We are far from a perfect mealtime at our house, but we are diligently working on it. At around 15 months we began serving the babies meals on plates (we ordered the Boon Saucer Edgelesss Stayput Divider Plate, Multi
as seen on Texas Tales), and we gave them toddler utensils. At that age, they refused to let us spoon feed them, and attempted to self feed by grabbing our spoons. They didn’t yet have the dexterity to feed themselves with utensils and instead relied upon finger feeding. Dinner finally became family mealtime where all six of us ate at the quad table, which allowed us to model utensil use for the quads. It wasn’t long before they made crude attempts at spearing and scooping food. Despite their interest level and best efforts, the process was frustrating to say the least. They’d chase their food and poke, but rarely got food onto their forks. I bought metal toddler forks, but they are so dull even I struggled to stab food. Sydney’s Occupational Therapist suggested using cocktail forks instead of toddler forks. The next time I was out shopping, I scoured Home Goods and found a four pack of cocktail forks that closely matched our flatware. I couldn’t resist buying the matching cocktail spoons as well even though they probably weren’t necessary.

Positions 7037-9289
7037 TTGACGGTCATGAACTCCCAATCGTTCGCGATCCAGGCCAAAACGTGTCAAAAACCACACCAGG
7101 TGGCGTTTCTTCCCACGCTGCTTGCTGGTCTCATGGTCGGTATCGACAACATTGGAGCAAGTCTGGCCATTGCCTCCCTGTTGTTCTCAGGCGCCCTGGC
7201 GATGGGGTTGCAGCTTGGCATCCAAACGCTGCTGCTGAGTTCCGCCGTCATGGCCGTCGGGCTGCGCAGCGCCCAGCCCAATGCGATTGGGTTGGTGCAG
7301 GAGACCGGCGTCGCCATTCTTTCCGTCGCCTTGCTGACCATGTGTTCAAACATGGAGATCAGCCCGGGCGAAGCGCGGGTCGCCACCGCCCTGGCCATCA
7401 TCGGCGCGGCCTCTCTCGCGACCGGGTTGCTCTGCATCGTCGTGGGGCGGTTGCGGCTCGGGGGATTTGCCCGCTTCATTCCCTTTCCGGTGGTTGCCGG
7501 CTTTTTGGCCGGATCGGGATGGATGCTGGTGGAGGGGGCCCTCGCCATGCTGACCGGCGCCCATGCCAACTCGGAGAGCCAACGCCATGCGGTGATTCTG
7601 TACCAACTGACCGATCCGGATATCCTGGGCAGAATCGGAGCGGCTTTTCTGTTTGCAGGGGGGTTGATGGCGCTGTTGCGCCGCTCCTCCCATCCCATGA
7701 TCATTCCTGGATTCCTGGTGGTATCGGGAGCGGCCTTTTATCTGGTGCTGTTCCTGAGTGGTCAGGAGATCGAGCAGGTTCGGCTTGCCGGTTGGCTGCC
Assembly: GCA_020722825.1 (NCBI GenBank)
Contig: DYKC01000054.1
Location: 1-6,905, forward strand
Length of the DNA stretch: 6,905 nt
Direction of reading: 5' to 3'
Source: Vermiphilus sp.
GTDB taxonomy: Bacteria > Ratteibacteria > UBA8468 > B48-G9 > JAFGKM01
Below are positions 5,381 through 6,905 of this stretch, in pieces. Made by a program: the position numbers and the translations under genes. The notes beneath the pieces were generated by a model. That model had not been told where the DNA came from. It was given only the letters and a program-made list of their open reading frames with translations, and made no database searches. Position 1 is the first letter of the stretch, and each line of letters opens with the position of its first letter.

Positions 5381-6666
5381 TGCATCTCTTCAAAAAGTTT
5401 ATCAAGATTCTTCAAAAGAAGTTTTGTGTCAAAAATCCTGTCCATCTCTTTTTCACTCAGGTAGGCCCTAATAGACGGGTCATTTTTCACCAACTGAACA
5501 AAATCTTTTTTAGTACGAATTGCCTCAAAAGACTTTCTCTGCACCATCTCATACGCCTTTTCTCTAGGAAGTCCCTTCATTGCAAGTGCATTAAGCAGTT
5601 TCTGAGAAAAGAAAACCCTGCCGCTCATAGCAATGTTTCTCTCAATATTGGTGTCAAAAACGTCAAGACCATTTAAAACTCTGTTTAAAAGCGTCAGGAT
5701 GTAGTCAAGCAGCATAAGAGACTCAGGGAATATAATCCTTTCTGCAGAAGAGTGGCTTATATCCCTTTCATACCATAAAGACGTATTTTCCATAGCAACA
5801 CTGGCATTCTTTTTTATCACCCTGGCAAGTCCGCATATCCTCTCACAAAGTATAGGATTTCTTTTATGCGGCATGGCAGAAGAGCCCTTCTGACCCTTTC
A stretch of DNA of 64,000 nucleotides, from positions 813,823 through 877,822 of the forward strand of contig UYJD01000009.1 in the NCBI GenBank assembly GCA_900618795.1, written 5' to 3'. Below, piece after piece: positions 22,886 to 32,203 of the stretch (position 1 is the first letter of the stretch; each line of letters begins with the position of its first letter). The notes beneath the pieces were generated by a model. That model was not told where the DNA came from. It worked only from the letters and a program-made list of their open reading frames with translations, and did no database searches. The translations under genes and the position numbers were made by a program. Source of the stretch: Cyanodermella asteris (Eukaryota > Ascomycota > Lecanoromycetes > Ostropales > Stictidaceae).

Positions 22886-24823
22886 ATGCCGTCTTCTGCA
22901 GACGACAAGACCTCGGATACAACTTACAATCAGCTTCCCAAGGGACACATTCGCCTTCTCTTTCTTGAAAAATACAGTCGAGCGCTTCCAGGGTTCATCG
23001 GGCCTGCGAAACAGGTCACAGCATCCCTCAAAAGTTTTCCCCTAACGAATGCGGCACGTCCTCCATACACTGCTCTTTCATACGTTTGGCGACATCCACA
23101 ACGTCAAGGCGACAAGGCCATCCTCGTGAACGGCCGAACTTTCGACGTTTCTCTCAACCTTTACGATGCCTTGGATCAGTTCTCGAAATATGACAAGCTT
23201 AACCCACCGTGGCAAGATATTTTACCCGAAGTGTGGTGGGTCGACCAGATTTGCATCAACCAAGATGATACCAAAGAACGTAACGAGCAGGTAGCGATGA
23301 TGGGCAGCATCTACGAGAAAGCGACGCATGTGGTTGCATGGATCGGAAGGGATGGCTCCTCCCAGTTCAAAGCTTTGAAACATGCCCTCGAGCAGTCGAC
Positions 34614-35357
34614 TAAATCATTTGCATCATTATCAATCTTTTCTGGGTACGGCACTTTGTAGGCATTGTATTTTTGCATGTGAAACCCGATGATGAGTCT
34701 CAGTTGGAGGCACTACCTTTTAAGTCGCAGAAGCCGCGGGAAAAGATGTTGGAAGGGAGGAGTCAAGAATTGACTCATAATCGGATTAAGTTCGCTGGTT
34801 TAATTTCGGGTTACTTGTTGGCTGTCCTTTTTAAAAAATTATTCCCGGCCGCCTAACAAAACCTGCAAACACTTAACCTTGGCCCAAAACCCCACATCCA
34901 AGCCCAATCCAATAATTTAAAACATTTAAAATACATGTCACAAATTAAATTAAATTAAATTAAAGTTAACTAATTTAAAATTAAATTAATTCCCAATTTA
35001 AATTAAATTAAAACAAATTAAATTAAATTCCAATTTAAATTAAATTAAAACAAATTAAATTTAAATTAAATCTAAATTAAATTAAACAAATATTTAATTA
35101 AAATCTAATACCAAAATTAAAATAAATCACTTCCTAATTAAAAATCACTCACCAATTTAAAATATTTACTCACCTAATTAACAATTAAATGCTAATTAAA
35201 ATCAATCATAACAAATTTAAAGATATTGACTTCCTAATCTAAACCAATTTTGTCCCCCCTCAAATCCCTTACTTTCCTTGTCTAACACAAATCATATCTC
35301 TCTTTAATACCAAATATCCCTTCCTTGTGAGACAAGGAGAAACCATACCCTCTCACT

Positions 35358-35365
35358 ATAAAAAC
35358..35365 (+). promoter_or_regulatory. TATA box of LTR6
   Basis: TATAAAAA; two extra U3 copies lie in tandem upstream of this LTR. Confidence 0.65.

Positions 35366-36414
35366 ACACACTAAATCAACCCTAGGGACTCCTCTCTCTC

I excitedly presented the new forks at our next dinner. The results were magical. With small, yet sharp utensils, the quads easily speared food AND the food stayed on their forks. They were so proud of their newly acquired skill that they beamed. We’ve been using cocktail forks for a few months now, and for the most part the quads use their forks instead of fingers. It’s still messy, but I attribute better success to our new forks. I wouldn’t recommend offering cocktail forks to very young toddlers since they are a little sharp. They are probably best for toddlers who have the concept of self feeding and won’t poke their hands or faces. I might start with spoons and when the concept is mastered, offer cocktail forks.
Are you left handed or right handed?